What’s striking is where Strawson takes these reflections. “The implication,” he insists, “is plain: the more you recall, retell, narrate yourself, the further you risk moving away from accurate self-understanding, from the truth of your being.” Not only are such stories constructed, he is saying, but also, in their construction, they do the opposite of what we intend for them to do.
This is important because it addresses the tenuousness of what we commonly take for granted, beginning with our sense of self. Strawson has a lot to say on this, especially when it comes to consciousness, which, unlike the behaviorists who would reduce human activity to nothing more than the flash of neurons firing, he considers an irrefutable fact. “To say that consciousness is just behavior or dispositions to behavior,” he states bluntly, “is to deny that consciousness exists.” And yet, he continues, “we know that conscious experience exists, and we know what it is like, and we know that it isn’t just behavior.” Here, we see one of his key rhetorical strategies: the refutation of abstract concepts through an affirmation of material reality. He is interested in ideas, yes, but always through the filter of the phenomenological world.
Nowhere is this as intriguingly developed as in Strawson’s thinking on free will. “The free-will problem,” he admits, “is like a carousel,” although what he’s really referring to is moral responsibility. The question is, or appears to be, a simple one: Are we free to choose, or are we constrained by external imperatives, including history (personal or otherwise), family, genetics, and other factors of which we may or may not be aware? Strawson, for his part, is skeptical, oppositional even, to the notion that we can ever make an independent choice. “In order to be ultimately responsible,” he argues, “one would have to be causa sui—the ultimate cause or origin of oneself, or at least of some crucial part of one’s mental nature. But nothing can be ultimately causa sui in any respect at all. Even if the property of being causa sui is allowed to belong unintelligibly to God, it can’t plausibly be supposed to be possessed by ordinary finite human beings.” There are limits, in other words, to the extent of our freedom, as there are to that of our experience.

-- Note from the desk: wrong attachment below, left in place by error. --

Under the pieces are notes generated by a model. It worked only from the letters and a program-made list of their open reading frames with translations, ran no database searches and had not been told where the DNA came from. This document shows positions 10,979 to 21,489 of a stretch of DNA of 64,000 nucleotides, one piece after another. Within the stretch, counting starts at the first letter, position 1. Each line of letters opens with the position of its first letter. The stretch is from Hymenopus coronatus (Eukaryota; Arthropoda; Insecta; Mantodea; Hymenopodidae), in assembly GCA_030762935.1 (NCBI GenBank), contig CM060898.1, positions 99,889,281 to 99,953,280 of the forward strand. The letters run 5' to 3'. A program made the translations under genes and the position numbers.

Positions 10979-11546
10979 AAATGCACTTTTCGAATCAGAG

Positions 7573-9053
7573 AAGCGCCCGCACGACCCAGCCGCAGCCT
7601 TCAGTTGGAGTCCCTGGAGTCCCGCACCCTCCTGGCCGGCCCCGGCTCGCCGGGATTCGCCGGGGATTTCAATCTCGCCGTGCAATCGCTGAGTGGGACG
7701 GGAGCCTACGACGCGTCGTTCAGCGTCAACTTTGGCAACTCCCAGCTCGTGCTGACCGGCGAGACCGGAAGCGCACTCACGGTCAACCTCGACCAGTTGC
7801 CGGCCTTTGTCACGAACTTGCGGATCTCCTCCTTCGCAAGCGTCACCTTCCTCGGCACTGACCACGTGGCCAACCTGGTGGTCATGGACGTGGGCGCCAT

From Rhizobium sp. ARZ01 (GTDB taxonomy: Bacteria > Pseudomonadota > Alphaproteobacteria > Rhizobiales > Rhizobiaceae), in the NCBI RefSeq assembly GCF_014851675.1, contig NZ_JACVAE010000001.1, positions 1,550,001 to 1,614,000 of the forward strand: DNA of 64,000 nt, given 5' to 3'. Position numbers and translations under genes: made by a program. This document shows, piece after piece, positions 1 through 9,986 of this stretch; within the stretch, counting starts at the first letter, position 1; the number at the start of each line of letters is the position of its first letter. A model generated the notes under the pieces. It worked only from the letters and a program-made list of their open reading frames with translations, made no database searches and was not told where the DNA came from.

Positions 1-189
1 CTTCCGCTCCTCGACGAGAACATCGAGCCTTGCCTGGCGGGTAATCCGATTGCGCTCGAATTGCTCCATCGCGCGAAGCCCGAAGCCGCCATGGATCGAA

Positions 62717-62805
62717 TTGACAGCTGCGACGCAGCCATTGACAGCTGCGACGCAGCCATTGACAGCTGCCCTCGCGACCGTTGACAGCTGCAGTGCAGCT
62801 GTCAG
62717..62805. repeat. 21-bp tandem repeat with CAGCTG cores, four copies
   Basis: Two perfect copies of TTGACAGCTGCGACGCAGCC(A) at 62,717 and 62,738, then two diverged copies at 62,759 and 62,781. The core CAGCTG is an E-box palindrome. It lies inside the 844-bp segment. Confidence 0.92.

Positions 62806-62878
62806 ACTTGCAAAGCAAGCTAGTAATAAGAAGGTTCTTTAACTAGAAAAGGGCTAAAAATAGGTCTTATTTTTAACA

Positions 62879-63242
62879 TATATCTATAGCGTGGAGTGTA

In the end, these are the limits that Things That Bother Me addresses, although Strawson takes a somewhat fatalistic point of view. Like the inevitability of death, they are facts, however uncomfortable this might make us, and it is the philosopher’s obligation to account for them on their own terms. “I’m a naturalist,” Strawson acknowledges. “I think concrete reality is wholly physical.” As to whether it is knowable, however, that is something else again. Throughout the book, he wrestles with this contradiction between the elusiveness and specificity of experience, the way that what we know to be real—because we have lived it—can still feel so amorphous, so difficult to explain. The human mind is a conundrum, a recording device that also shapes, or frames, what it perceives. That is the point, or one of them, of this invigorating and idiosyncratic collection, which wears both its subjectivity and (in a sense) its objectivity on its sleeve.
David L. Ulin is the author of Sidewalking: Coming to Terms with Los Angeles, which was shortlisted for the PEN/Diamonstein-Spielvogel Award for the Art of the Essay. A 2015 Guggenheim Fellow, he is the former book editor and book critic of the Los Angeles Times.